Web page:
County Public Health Officer Wilma Wooten weighed in and said other counties that are providing vaccines to law enforcement officers are smaller than San Diego. She said law enforcement was next in line to receive vaccines, and she recommended that the board not change its policy because seniors still are most likely to die from the disease, and law enforcement officers represented just 0.2 percent of people hospitalized with COVID-19.

Employees in other fields also are eager to receive vaccines. Some elected officials, school administrators and supporters of education from throughout the county are scheduled to meet Wednesday afternoon to argue for providing vaccinations to teachers immediately.

During a COVID-19 update Tuesday, Feb. 9, supervisors heard that there are not enough vaccines available to provide them to everyone who wants them.

Nick Macchione, director of the county health department, said the county’s massive and growing vaccination system was down to just 15,000 doses in the freezer as of Sunday, Feb. 7.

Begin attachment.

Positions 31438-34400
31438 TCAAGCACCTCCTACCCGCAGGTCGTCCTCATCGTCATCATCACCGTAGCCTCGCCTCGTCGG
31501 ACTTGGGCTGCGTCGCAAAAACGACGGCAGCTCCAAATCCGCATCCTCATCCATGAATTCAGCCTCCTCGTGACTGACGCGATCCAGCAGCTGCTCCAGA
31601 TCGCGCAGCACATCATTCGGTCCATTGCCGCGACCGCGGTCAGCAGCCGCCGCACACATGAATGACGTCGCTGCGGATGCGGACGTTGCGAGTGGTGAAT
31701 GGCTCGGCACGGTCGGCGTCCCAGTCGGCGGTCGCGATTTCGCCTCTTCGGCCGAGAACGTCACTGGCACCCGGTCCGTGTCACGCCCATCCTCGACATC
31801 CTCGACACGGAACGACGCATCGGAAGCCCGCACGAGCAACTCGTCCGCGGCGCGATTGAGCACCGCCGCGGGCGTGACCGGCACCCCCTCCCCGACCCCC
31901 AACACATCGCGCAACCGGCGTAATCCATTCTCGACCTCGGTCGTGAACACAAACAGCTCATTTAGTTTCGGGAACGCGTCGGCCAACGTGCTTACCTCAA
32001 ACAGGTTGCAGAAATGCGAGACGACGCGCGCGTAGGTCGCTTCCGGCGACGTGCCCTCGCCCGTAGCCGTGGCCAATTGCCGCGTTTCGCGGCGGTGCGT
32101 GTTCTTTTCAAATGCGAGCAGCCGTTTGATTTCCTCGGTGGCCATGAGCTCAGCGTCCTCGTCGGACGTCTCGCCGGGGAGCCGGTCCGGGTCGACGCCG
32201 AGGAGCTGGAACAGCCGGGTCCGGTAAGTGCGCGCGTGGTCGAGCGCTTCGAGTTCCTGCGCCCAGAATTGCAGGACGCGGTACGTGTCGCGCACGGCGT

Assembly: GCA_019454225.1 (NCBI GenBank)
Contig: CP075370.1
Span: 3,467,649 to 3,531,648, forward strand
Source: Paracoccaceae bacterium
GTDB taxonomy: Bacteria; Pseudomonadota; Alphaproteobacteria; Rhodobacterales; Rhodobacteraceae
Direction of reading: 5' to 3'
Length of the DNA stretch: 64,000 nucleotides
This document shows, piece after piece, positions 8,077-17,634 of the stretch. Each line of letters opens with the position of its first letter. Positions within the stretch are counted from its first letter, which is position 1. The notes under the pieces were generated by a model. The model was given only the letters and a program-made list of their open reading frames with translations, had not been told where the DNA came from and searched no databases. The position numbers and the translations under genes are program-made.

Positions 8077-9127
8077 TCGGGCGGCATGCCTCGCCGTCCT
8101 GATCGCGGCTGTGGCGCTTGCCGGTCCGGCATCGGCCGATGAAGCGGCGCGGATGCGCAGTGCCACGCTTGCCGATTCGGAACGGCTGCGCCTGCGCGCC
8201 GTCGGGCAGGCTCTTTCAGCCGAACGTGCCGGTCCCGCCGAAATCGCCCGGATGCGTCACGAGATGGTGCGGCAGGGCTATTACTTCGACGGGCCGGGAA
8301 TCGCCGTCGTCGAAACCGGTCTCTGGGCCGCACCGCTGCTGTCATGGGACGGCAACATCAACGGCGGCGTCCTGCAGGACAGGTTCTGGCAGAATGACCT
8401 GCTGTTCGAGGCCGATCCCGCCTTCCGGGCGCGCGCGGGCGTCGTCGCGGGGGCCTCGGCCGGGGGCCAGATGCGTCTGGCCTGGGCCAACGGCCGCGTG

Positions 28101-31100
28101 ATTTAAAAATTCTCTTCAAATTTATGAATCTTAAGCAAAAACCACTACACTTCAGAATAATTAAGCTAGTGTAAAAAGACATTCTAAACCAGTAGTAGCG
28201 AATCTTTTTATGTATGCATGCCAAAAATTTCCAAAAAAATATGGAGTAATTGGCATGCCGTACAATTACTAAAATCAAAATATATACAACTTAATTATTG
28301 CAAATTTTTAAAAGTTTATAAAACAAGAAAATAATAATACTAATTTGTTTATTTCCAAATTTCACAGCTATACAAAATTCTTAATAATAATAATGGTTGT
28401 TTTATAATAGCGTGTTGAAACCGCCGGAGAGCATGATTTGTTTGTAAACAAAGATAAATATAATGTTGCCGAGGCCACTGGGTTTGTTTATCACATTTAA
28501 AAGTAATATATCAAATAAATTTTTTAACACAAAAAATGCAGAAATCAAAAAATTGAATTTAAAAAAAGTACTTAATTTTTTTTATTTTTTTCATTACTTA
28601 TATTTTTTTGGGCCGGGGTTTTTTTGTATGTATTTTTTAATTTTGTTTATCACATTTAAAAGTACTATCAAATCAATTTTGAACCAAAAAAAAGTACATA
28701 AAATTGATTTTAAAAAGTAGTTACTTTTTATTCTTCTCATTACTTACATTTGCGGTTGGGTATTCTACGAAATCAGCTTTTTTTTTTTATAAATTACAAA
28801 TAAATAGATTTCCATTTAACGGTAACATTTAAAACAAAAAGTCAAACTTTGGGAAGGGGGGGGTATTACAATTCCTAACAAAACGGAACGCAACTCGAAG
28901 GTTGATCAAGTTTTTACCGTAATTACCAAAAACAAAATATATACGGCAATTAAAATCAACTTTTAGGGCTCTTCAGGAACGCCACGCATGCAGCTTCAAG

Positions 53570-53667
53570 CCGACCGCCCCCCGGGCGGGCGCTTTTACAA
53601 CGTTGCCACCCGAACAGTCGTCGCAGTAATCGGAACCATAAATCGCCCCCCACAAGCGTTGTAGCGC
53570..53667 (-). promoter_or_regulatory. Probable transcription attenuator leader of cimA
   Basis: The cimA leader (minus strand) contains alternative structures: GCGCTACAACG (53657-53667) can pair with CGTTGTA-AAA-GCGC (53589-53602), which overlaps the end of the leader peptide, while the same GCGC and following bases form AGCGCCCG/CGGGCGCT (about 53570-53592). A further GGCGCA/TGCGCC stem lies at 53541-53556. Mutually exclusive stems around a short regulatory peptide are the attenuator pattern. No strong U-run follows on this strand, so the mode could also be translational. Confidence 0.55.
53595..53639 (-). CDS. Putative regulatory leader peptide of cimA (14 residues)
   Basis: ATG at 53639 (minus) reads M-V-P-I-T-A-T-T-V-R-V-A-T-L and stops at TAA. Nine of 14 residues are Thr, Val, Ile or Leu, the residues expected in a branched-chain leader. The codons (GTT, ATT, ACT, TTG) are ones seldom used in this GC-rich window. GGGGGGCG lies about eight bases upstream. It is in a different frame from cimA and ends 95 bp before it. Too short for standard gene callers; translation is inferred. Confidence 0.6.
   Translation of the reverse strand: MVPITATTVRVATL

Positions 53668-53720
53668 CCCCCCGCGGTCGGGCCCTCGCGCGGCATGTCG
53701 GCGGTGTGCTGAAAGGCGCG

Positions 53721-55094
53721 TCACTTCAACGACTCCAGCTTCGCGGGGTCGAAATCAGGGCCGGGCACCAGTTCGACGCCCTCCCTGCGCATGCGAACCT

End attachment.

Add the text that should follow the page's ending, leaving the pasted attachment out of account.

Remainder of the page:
Though a more-recent figure was not available Tuesday evening, Feb. 9, the executive said that new shipments have simply not arrived at anywhere near requested amounts.

“Last week we received just over a quarter of the doses we requested from the state for our entire region,” Macchione said. “Many of our providers saw large reductions in the number of vaccines they were given, and many did not receive any at all.”

Local hospitals, community clinics, medical practices, pharmacies and other “state-enrolled providers” had about 111,000 doses on hand, and Macchione indicated that his department is monitoring providers’ ability to put doses in arms within the week as is the case in county-run vaccination stations large and small.

The local pandemic remained in a lower gear Tuesday, Feb. 9, with 789 new cases listed in the latest county tracking report. Hospitalizations remained flat, but there were 32 additional COVID-related deaths announced.

In other actions Tuesday, Feb. 9, supervisors approved a sick leave policy for county employees ill with COVID-19 and agreed to begin negotiations for county workers to receive hazard pay during the pandemic.